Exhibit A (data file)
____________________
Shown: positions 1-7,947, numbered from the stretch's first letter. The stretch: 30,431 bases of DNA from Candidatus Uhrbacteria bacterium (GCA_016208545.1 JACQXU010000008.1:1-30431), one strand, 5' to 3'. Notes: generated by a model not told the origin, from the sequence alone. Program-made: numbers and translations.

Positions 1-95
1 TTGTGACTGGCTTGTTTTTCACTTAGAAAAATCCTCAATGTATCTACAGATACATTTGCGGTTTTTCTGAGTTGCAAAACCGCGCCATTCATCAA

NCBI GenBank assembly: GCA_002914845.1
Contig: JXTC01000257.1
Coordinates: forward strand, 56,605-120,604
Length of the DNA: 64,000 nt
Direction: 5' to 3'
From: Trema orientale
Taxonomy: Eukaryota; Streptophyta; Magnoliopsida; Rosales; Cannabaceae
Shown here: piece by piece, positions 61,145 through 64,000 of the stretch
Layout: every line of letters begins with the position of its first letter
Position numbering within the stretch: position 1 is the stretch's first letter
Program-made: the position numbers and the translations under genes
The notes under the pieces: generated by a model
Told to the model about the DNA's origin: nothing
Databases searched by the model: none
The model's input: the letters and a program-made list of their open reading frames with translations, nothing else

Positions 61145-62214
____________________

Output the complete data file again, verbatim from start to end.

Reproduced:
Shown: positions 1-7,947, numbered from the stretch's first letter. The stretch: 30,431 bases of DNA from Candidatus Uhrbacteria bacterium (GCA_016208545.1 JACQXU010000008.1:1-30431), one strand, 5' to 3'. Notes: generated by a model not told the origin, from the sequence alone. Program-made: numbers and translations.

Positions 1-95
1 TTGTGACTGGCTTGTTTTTCACTTAGAAAAATCCTCAATGTATCTACAGATACATTTGCGGTTTTTCTGAGTTGCAAAACCGCGCCATTCATCAA

NCBI GenBank assembly: GCA_002914845.1
Contig: JXTC01000257.1
Coordinates: forward strand, 56,605-120,604
Length of the DNA: 64,000 nt
Direction: 5' to 3'
From: Trema orientale
Taxonomy: Eukaryota; Streptophyta; Magnoliopsida; Rosales; Cannabaceae
Shown here: piece by piece, positions 61,145 through 64,000 of the stretch
Layout: every line of letters begins with the position of its first letter
Position numbering within the stretch: position 1 is the stretch's first letter
Program-made: the position numbers and the translations under genes
The notes under the pieces: generated by a model
Told to the model about the DNA's origin: nothing
Databases searched by the model: none
The model's input: the letters and a program-made list of their open reading frames with translations, nothing else

Positions 61145-62214